His combined works practically comprise an encyclopedia of Greek knowledge.
Please click here to have a look at some of his classical works on MIT website.
His elegant treatises and dialogues were considered as 'River Of Gold' by Cicero.But only one-third of his works are available now.
Life Of Aristotle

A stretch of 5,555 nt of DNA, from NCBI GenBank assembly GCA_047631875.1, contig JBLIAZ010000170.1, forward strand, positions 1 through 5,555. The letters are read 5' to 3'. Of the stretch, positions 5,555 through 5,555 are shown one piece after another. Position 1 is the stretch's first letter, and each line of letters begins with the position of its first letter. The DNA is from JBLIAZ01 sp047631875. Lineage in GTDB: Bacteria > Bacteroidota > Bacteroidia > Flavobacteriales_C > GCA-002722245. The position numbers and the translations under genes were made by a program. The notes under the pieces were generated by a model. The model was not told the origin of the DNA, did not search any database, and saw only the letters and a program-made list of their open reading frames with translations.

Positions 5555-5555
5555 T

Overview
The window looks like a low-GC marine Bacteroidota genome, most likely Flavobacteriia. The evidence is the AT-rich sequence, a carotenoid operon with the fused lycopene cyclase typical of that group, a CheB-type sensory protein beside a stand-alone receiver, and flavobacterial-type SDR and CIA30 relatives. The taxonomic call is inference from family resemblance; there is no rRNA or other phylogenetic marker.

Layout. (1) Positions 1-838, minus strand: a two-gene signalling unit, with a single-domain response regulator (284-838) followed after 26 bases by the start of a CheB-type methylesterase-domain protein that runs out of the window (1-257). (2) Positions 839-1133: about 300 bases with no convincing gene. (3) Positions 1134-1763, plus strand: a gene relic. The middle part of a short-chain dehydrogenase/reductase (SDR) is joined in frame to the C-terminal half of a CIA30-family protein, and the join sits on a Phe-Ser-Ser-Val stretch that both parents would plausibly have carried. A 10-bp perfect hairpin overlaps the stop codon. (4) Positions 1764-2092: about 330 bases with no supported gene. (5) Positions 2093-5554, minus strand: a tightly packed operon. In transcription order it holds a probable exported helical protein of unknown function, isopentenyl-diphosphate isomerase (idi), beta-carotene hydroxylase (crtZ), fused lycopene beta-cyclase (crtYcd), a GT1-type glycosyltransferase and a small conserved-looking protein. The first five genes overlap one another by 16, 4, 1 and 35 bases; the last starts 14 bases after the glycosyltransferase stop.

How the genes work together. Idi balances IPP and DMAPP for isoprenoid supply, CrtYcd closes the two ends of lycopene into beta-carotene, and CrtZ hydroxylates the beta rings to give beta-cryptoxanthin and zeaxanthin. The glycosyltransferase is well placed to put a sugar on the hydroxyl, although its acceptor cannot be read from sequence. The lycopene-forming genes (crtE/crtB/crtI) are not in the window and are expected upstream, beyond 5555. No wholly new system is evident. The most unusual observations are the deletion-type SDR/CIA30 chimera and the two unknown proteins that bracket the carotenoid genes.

Aristotle was born in 384 BCE. at Stagirus, a Greek colony and seaport on the coast of Thrace. His father Nichomachus was court physician to King Amyntas of Macedonia, and from this began Aristotle's long association with the Macedonian Court, which considerably influenced his life. While he was still a boy his father died. At age 17 his guardian, Proxenus, sent him to Athens, the intellectual center of the world, to complete his education. He joined the Academy and studied under Plato, attending his lectures for a period of twenty years. In the later years of his association with Plato and the Academy he began to lecture on his own account, especially on the subject of rhetoric. At the death of Plato in 347, the pre-eminent ability of Aristotle would seem to have designated him to succeed to the leadership of the Academy. But his divergence from Plato's teaching was too great to make this possible, and Plato's nephew Speusippus was chosen instead. At the invitation of his friend Hermeas, ruler of Atarneus and Assos in Mysia, Aristotle left for his court. He stayed there three years and, while there, married Pythias, the niece of the King. In later life he was married a second time to a woman named Herpyllis, who bore him a son, Nichomachus. At the end of three years Hermeas was overtaken by the Persians, and Aristotle went to Mytilene. At the invitation of Philip of Macedonia he became the tutor of his 13 year old son Alexander (later world conqueror); he did this for the next five years. Both Philip and Alexander appear to have paid Aristotle high honor, and there were stories that Aristotle was supplied by the Macedonian court, not only with funds for teaching, but also with thousands of slaves to collect specimens for his studies in natural science. These stories are probably false and certainly exaggerated.